alarm, ualarm - Sets or changes the timeout of interval
unsigned int alarm(
unsigned int seconds ); useconds_t ualarm(
unseconds_t interval );
Standard C Library (libc)
Interfaces documented on this reference page conform to
industry standards as follows:
alarm(), ualarm(): XSH5.0
Refer to the standards(5) reference page for more information
about industry standards and associated tags.
Specifies a number of real-time seconds. Specifies a number
of real-time microseconds. Specifies the interval for
repeating the timer.
The alarm() function is used to obtain notification of a
timeout after the number of real-time seconds specified by
the seconds parameter has elapsed. At some time after seconds
seconds have elapsed, a signal is delivered to the
process. Each call resets the timer to the new value. A
value of 0 (zero) disables the timer. When the notification
signal is caught or ignored, no action takes place;
otherwise the calling process is terminated. The alarm()
function uses the ITIMER_REAL interval timer.
The ualarm() function is used to obtain notification of a
timeout after the number of real-time microseconds specified
by the useconds parameter has elapsed. When the
interval parameter is nonzero, timeout notification occurs
after the number of microseconds specified by the interval
parameter has been added to the useconds parameter. When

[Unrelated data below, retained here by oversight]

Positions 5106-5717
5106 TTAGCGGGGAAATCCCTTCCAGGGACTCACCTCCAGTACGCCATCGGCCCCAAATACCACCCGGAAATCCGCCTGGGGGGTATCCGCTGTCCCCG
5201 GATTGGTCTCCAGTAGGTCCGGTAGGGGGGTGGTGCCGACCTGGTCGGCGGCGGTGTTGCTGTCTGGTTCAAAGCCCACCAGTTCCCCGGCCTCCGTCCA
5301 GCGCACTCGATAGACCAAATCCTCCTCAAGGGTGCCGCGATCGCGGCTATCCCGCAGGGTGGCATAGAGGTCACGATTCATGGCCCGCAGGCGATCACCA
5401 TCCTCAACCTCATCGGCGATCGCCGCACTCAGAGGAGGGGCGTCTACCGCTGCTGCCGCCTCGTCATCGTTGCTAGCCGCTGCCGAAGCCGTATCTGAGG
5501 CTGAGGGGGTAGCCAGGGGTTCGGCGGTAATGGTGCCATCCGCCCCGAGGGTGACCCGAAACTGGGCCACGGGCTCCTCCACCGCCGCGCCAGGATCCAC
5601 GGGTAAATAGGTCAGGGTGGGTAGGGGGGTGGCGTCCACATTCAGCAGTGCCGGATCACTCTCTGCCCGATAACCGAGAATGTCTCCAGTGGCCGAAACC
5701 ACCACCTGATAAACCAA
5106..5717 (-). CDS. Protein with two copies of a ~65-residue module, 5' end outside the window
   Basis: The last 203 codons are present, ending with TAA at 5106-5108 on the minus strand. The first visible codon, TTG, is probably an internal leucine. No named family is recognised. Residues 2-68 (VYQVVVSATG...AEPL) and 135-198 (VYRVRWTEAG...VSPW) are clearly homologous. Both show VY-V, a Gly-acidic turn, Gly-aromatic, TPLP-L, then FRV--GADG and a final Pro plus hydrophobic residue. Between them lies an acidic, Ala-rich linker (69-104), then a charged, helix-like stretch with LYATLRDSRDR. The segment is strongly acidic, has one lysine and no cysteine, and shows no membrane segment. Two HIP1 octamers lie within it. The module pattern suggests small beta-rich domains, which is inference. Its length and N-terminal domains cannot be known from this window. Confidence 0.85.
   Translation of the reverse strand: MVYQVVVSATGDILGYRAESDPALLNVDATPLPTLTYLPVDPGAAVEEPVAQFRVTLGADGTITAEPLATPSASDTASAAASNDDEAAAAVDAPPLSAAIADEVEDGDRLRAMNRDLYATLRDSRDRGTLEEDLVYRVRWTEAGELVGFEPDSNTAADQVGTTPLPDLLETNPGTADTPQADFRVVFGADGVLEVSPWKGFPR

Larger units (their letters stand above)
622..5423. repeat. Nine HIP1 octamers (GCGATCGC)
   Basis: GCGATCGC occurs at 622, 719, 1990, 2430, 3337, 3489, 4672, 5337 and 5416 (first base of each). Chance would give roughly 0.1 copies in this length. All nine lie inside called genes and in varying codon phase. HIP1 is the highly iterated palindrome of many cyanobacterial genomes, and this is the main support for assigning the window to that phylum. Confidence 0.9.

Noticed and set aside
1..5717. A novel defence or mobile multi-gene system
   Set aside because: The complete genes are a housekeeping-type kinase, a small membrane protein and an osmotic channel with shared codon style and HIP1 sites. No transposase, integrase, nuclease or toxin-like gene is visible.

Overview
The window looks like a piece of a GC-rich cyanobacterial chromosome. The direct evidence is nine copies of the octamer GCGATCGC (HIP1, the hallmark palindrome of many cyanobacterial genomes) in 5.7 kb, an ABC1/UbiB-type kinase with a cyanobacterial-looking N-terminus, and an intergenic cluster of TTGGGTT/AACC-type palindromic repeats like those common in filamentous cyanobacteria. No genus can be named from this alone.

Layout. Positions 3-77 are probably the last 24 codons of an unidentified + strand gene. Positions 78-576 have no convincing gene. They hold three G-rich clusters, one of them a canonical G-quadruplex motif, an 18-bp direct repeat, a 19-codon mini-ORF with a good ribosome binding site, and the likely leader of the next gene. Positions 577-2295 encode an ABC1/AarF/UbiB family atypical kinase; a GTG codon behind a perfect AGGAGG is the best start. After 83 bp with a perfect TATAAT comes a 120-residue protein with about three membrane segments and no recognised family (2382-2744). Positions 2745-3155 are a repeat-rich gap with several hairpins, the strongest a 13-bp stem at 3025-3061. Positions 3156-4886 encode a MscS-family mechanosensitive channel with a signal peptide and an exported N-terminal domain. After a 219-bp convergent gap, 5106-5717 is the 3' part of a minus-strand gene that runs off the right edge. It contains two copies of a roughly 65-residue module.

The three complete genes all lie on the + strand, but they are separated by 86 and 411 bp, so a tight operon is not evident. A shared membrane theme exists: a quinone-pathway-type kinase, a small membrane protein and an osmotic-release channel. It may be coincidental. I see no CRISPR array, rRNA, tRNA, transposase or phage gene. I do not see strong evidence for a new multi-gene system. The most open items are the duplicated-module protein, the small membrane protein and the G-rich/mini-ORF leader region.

the notification signal is caught or ignored, no action
takes place; otherwise the calling process is terminated.
The ualarm() function is the simplified interface to the
setitimer() function, and uses the ITIMER_REAL interval
The alarm() and ualarm() functions are supported for multithreaded
Although the alarm() and ualarm() functions are reentrant,
it should be noted that just as the second of two calls
from a single thread to alarm() resets the timer, this is
also true if two calls are made from different threads.
If there is a previous alarm() request with time remaining,
the alarm() function returns a non-zero value that is
the number of seconds until the previous request would
have generated a SIGALRM signal. Otherwise, alarm()
returns 0 (zero).
The ualarm() function returns the number of microseconds
remaining from the previous ualarm() call. If no timeouts
are pending or if ualarm() has not previously been called,
ualarm() returns 0 (zero).
The alarm() function sets errno to the specified values
for the following conditions:
[Tru64 UNIX] The seconds parameter specifies a value
greater than 100,000,000.
[ Back ]